Still achieved 2018 bike commuting goals, despite obstacles

Riggan family visit to the Virginia Creeper Trail, spring 2018.The year 2018 was another good one for bike rides. Not a record-setter due to a variety of mechanical issues and the reality that rain and snow hampered the early and late months, but I still met my commuting goals and made time for a few fun rides.

My resolution for 2018 was “to spend a little more time riding socially with others. I want to make time for my wife and children, my friends, my fellow trail building volunteers.” I didn’t do well with that. I did get some good family rides in, but very few rides with friends. I’d again love to improve in that portion of my riding efforts. Call me!

As a family, one of our good rides included the Virginia Creeper Trail. I wasn’t able to convince my son to join me on a 74-mile ride from my house to Busch Gardens in Williamsburg by way of the Virginia Capital Trail, but we did get in plenty of long rides in the Outer Banks of North Carolina.

Let’s get into the 2018 numbers. Overall, I biked 4,582 miles (besting 2017’s 4,576 miles) on more than 245 rides. I burned nearly 176,000 calories in the process. Among those:

  • 60 fun and errand rides, 1,382 miles
  • 2 rides to hikes (for my 60 Hikes book), 44 miles
  • 4 work-related “handle-bar survey” rides, 94 miles

It was a down year for the mountain bike. Mechanical issues, poor timing, and too many snow/rain dates hampered my efforts. I recorded only 31 mountain bike rides (20 commutes), which amounted to 568 miles. Not all of those were on trails, unfortunately, but when I ride my mountain bike to work, I do cut through unpaved areas and parkland for about 1.5 miles of my commute, which trims about one mile off the distance of my typical 7-mile commute to work.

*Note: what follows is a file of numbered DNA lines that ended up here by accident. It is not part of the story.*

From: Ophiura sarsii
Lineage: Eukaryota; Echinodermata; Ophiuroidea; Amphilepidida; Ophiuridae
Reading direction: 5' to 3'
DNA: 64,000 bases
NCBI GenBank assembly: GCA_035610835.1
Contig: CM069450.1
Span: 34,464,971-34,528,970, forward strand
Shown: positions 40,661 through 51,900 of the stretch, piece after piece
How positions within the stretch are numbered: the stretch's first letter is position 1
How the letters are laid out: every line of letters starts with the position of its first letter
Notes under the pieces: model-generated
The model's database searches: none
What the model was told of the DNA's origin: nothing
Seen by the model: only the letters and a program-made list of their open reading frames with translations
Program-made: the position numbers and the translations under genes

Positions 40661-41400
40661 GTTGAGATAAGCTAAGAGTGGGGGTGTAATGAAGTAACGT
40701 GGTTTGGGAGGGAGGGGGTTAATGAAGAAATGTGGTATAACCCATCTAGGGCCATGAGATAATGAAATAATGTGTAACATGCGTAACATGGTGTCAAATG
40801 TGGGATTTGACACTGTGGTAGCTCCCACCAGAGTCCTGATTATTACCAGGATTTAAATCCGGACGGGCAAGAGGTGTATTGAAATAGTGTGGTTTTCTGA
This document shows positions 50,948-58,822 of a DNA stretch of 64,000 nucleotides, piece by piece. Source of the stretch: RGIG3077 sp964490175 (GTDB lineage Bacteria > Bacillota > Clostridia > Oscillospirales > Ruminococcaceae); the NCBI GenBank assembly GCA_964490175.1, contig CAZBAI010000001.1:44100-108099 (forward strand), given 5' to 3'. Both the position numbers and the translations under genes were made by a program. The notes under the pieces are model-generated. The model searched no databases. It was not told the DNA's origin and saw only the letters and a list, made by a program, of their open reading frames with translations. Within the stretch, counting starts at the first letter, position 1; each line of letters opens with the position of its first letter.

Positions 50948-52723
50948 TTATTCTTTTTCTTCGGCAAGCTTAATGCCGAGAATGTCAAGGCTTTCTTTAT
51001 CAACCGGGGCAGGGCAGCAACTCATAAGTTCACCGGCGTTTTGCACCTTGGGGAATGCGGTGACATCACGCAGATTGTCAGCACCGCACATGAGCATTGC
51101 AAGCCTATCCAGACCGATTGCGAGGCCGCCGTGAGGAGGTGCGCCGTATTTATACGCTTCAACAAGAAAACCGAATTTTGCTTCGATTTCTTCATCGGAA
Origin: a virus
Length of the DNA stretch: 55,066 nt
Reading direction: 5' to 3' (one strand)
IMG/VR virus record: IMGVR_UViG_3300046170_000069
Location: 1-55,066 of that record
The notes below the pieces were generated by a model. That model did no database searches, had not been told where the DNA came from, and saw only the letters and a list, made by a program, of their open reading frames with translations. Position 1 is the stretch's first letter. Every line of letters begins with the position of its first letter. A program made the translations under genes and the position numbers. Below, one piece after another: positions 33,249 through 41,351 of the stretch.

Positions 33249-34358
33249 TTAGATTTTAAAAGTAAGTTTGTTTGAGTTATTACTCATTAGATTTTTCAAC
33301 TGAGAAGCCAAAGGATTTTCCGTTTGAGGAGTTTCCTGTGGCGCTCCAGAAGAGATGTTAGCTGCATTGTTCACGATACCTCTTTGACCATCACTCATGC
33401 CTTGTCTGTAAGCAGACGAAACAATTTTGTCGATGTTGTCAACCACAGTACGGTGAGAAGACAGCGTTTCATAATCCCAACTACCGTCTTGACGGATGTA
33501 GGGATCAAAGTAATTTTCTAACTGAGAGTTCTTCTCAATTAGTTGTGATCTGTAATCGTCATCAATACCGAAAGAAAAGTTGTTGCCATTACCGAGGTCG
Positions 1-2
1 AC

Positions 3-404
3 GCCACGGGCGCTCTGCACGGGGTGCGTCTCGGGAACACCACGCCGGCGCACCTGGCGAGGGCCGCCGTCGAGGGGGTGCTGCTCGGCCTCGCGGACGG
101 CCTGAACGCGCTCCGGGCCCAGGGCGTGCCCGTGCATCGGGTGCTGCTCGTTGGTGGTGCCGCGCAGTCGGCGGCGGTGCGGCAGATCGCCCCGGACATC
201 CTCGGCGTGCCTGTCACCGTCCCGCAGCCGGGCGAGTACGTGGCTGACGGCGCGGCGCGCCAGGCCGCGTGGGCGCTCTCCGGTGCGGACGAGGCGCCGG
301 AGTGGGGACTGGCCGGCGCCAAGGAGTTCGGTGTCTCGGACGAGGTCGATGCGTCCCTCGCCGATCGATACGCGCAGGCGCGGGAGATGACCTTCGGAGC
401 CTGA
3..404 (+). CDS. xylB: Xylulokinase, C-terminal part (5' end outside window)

As for my commute, I logged 170 bike commutes, covered 2,919 miles (down from 3,111 miles in 2017), spent 230 hours (equaling 2017), and burned 115,941 calories (down from 132,000). I estimate my bike commute saved nearly 146 gallons of fuel by not driving my car, which means I get to keep the $363.42 in estimated fuel costs. Using the IRS standard mileage rates, that translates to $1,590.89 in savings, plus less wear-and-tear on my vehicle.

bikecommutefuel_Dec18a

 

Even with the improvements and increase in GRTC’s service in Henrico County, I don’t live on a bus route that would deliver me to work, but I did bike to the bus stop for work meetings six times (avoiding biking/driving approximately 110 miles), which saved money for fuel and parking.

I stayed fairly consistent with 2017, though I had less commutes outside and beyond my office. In 2018, I biked more than 4,000 (✔), surpassed 150 bike commutes (✔), and biked more than 2,000 miles on those work commutes (✔). My bike commute goals going into 2019 will remain the same:

  • 150+ bike commutes
  • 2,500+ bike commute miles

That said, I’d love to get to 5,000 miles for the year after topping 4,500 the past two years. Hope to see more of you out there with me in 2019.

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